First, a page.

People tell you that to succeed in life you need to work hard. People tell you that to succeed in life you need to strive for improvement, to develop skills. Work hard. Do your best.
There is some truth in that.
But you know me, I don’t always believe what people tell me. And honestly, sometimes it’s good not to be good at things. Sometimes it’s worth not worrying and just seeing what life brings you. Sometimes not striving is the thing to do . Because sometimes life brings you Accidental Potatoes.
“What are Accidental Potatoes?” you might be wondering?
They aren’t some fancy new breed of potatoes.
(When I was a kid we went to a church sale, and after the cakes and jam, there was an auction. At the auction, my Dad bought a box of records. I got all excited because I thought it was a box of musical albums to listen to (me being old enough that my childhood listening came from black vinyl records and not CDS or iPods.) It turned out the records weren’t the musical kind, but potatoes. I was very disappointed. So it’s an ironic turn of events that potatoes got me excited today.)
Oh, yes. Accidental Potatoes.
We have a compost bin in our garden. We’ve never learned how to use it properly – we just put our vegetable waste in it. It turns into compost. We spread the compost on the garden. We forget to get around to planting flowers, and the herbs that we planted years ago keep growing up again by themselves. I am possibly the world’s second-worst gardener, though I have a feeling many other people would claim that title. So I’ll say I’m the world’s second= worst gardener. And ssh, don’t tell him I said this, but guess who is (probably) the Number 1 worst gardener? Okay, he’s better at mowing the lawn than I am though, I admit it. (I have a sore shoulder.)
So anyway, that’s how you get Accidental Potatoes. I am thankful for them. I am thankful for the lesson they teach me, for how they show me that perhaps I don’t need to spend too much time fretting about life and just allow nature to weave its magic. Life gets along fine whether I try to be in charge of it or not. That thing Jesus said all those years ago comes to mind. The thing about lilies.
Here it is: “Consider the lilies, how they grow: they neither toil nor spin, yet I tell you, even Solomon in all his glory was not arrayed like one of these.“
I didn’t understand that when I was a kid. But even if this is about clothes rather than food, the message is the same. Don’t worry, just relax, and the sun will come up in the morning again.
We humans sometimes think that we need to be in control. If we don’t look after the world, who will? Yet, we haven’t made much of a job of looking after it have we? As James Kenny explains, in Chernobyl: Life After Death, even when we humans make a total mess of things, animals and plant life adapt and carry on just fine.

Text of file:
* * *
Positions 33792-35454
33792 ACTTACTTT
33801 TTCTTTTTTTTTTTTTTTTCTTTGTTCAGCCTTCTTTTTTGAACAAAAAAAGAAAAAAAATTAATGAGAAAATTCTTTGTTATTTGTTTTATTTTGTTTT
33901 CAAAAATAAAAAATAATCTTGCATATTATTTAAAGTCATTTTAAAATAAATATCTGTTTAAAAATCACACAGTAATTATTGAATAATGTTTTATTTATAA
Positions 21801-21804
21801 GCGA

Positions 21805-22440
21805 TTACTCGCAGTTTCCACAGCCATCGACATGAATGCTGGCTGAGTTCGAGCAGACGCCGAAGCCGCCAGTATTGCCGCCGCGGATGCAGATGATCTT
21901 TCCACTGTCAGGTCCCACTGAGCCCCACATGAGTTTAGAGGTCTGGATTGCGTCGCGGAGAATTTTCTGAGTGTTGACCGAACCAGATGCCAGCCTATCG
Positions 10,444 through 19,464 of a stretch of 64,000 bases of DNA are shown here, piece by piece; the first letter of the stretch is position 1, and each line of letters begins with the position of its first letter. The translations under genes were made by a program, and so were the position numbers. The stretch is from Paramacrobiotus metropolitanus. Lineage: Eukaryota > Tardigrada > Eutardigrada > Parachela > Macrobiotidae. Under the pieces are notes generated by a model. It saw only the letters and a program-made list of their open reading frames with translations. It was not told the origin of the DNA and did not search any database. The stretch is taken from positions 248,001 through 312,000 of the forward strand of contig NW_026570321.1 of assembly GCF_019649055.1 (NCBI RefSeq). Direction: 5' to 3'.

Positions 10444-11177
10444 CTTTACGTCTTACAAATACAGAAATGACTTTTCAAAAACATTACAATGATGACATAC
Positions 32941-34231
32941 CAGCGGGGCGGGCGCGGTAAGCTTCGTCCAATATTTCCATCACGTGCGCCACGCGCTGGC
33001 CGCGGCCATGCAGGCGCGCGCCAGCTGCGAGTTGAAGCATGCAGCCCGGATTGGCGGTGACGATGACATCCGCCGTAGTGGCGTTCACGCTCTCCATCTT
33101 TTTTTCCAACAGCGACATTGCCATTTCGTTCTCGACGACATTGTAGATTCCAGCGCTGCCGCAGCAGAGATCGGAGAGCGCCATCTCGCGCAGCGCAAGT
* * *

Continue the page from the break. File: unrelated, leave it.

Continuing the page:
I’m thankful for that. It takes some of the guilt off my shoulders. Sure, I didn’t cause Chernobyl, so I don’t feel personally responsible for it – but we all contribute to this human over-consumption, this lack of care. Even if I compost and recycle, and reuse, and walk to the supermarket and take my groceries home in a backpack instead of a carrier bag, I still sit here hitting keys made of plastic and metal, which are not renewal materials. And who suffered so that I could do this typing? I’ve read that computer manufacturers and silicon production companies aren’t always kind to their workers. But I still buy and use computers. One man tried to find an ethical smart phone, and discovered it didn’t exist. I still use a smart phone. (Though mine is a way out of date hand-me-down from my husband.)
I am thankful for the people who work in the silicon and computer components industries. Without their willingness, I could not write this, and you could not read it.
I’ve drifted a long way from this post’s flippant beginning, and the truth is there is room both for flippancy and consideration in life. Sometimes in the saddest moments of life, laughter also exists – I noticed this in the days after my lovely father’s death a year ago.
So I’ll finish now by saying that I’m thankful my older daughter got back safely and happy after 3 days of wild camping and canoeing down a river. (Part of the Duke of Edinburgh Award scheme, which also includes voluntary work, learning skills and doing exercise. So a good thing all round.)
Finally, after I’d been digging up Accidental Potatoes I made a cup of tea and set it on my desk. Then I got distracted by weeds and cats (as you do.) I came back for a drink, and I’m thankful that I before I took a gulp of my tea, I had a look in my mug.
It was quite a good swimmer.
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